What NOT to Say to an Alcoholic
It’s true, alcoholism is a disease that affects everyone around the alcoholic – not just the alcoholic, herself; that’s why it’s referred to as a ‘family disease.’ And, as such, the loved ones of the person who drinks – those affected – feel it’s their place to say something about it by confronting the alcoholic in their life. It might be you who says just the right thing that ‘lands’ for them, making enough of an impression to get them to at least begin to consider that they have a real problem for which they should seek help. But, when confronting an alcoholic, it takes finesse and tact. Here’s what NOT to say to an alcoholic.
#1. Why can’t you just stop?
Trust me, the alcoholic in your life probably asks themselves this on a daily basis. It’s a maddening disease, alcoholism. Many people who struggle truly want to stop but just can’t on their own.
#2. You just need to exercise more willpower.
False. Alcoholism is a disease, a chronic medical disorder, which requires specialized treatment and support for ongoing recovery. Willpower and self-control have nothing to do with it.
#3. Don’t you see that your children hate you?
Way to go. Make them feel even more guilty and ashamed for their drinking. Again, alcoholics tend to hate themselves already; they don’t need to be told such harmful and harsh things such as this. It might be more helpful to frame it more like, “your children are concerned about you and just want you to get better. And so do I.”
#4. You have to stop drinking.
They know this. They probably want to stop drinking, too. They just don’t know how to. It’s like telling someone who has never learned algebra that they need to solve an algebraic equation because their life depends on it – but without giving them the tools or knowledge to be able to do so.
#5. You’re going to drink yourself to death.
Quite honestly, they probably secretly want to. So, saying something like this to them really won’t matter.
#6. What’s wrong with you?
Alcoholism is a disease, not a choice. Therefore, it’s not really the person’s fault that they are drinking. And they’re alcoholism has less to do with them as a person and more to do with their brain chemistry. Remember this the next time you try to talk to the alcoholic in your life.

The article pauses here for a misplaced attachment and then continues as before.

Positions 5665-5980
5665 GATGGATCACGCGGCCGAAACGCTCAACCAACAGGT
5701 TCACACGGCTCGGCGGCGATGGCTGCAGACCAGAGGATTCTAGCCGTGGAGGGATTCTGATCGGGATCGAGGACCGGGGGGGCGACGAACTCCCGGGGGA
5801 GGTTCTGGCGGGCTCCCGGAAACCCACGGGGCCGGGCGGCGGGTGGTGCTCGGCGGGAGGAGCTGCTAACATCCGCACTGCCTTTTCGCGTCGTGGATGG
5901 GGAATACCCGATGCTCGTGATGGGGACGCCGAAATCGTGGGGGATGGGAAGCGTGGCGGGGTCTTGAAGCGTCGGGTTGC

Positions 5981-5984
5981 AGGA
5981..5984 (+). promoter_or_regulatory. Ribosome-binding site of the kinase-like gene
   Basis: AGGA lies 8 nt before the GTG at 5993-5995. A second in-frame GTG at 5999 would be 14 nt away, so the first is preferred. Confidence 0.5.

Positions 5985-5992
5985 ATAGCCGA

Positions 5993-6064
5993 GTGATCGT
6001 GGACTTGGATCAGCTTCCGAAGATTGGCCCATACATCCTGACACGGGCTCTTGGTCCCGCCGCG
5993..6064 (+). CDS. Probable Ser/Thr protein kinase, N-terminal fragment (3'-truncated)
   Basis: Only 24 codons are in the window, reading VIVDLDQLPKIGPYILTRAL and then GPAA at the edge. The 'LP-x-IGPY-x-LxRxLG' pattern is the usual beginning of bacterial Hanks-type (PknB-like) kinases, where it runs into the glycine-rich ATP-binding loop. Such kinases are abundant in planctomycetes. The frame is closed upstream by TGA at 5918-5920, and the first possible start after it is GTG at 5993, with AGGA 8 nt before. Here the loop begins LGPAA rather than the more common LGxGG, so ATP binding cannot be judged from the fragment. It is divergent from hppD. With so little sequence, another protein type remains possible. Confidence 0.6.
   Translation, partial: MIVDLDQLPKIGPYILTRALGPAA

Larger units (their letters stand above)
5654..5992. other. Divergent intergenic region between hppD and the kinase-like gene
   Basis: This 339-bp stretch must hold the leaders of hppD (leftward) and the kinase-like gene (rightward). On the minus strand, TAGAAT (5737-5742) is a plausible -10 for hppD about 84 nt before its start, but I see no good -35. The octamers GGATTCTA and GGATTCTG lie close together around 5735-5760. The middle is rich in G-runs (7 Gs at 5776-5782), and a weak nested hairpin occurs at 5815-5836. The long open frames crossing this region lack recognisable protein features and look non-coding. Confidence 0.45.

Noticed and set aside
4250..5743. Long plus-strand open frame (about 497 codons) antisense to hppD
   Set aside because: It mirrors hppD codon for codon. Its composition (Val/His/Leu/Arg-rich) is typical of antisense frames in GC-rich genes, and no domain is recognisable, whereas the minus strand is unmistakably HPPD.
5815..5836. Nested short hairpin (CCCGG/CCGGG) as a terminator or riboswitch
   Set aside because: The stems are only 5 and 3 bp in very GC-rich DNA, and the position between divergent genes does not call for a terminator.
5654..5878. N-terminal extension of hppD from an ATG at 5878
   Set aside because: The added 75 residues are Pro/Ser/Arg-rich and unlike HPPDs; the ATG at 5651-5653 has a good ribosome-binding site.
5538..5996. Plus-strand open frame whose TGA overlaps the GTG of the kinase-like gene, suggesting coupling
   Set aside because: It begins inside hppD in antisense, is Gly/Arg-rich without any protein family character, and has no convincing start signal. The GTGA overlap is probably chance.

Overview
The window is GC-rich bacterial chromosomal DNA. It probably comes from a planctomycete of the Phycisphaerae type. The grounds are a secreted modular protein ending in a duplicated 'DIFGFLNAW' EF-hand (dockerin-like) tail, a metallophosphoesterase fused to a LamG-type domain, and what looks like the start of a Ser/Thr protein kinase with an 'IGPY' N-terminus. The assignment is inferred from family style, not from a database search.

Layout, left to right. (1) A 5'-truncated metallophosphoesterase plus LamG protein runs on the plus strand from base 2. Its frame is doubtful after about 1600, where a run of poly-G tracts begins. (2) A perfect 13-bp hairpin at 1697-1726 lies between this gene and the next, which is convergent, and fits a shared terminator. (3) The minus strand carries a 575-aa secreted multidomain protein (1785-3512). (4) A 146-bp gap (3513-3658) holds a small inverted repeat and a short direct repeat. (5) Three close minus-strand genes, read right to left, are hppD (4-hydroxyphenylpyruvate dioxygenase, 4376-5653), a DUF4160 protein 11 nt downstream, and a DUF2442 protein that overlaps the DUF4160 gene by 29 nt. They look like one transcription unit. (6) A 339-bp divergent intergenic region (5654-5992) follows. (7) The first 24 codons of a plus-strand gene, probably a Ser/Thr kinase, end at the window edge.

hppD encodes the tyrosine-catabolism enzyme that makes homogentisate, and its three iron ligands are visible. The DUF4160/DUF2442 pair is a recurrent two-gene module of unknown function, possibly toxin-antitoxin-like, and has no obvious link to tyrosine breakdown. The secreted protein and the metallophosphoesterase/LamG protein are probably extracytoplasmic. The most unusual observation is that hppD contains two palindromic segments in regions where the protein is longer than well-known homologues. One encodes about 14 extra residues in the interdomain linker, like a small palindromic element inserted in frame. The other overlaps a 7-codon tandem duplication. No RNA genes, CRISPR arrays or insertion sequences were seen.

#7. I hate you.
More accurately, it’s probably that you hate their drinking and how they behave when they’re drinking. As it’s said with other situations in which you want to improve a relationship, it’s important to focus on the behavior, not the person.
By now, you probably get the idea of what not to say to an alcoholic. And, in fact, there’s really not much you can say that will change their behavior. It’s going to take action.
Keep in mind that there are essentially only three possible outcomes between you and the alcoholic in your life:
1. They get help and stop drinking.
2. You leave.
3. The relationship continues and so do their drinking and the ensuing chaos.
It’s time to stop and do some thinking, long-term thinking, that is. Do you really want to be in this same situation, say, 2 years from now? What about 5 years? 10? Given the possible outcomes, there are essentially only three things you can say to your alcoholic loved one:
1) “Keep drinking.”
2) “I’m leaving.”
3) “Get help by (established date) or I’m leaving.”
What it comes down to, essentially, is that you need to focus on you staying healthy. The limit you set is about the amount of chaos you are willing to experience as a result of their drinking. So, ultimately, it’s about you; don’t make it about them.
When talking to the alcoholic in your life, make your intentions clear and be prepared to follow through with them. Don’t make threats that you don’t have full intention of carrying out if necessary.
If you are struggling with alcoholism or you have a loved one who struggles, there’s good news. Help is available and recovery is possible. Call us toll-free at 1-800-777-9588 to speak directly with an Addiction Specialist. We’re available around the clock to answer your questions and address your concerns. Remember: You are not alone.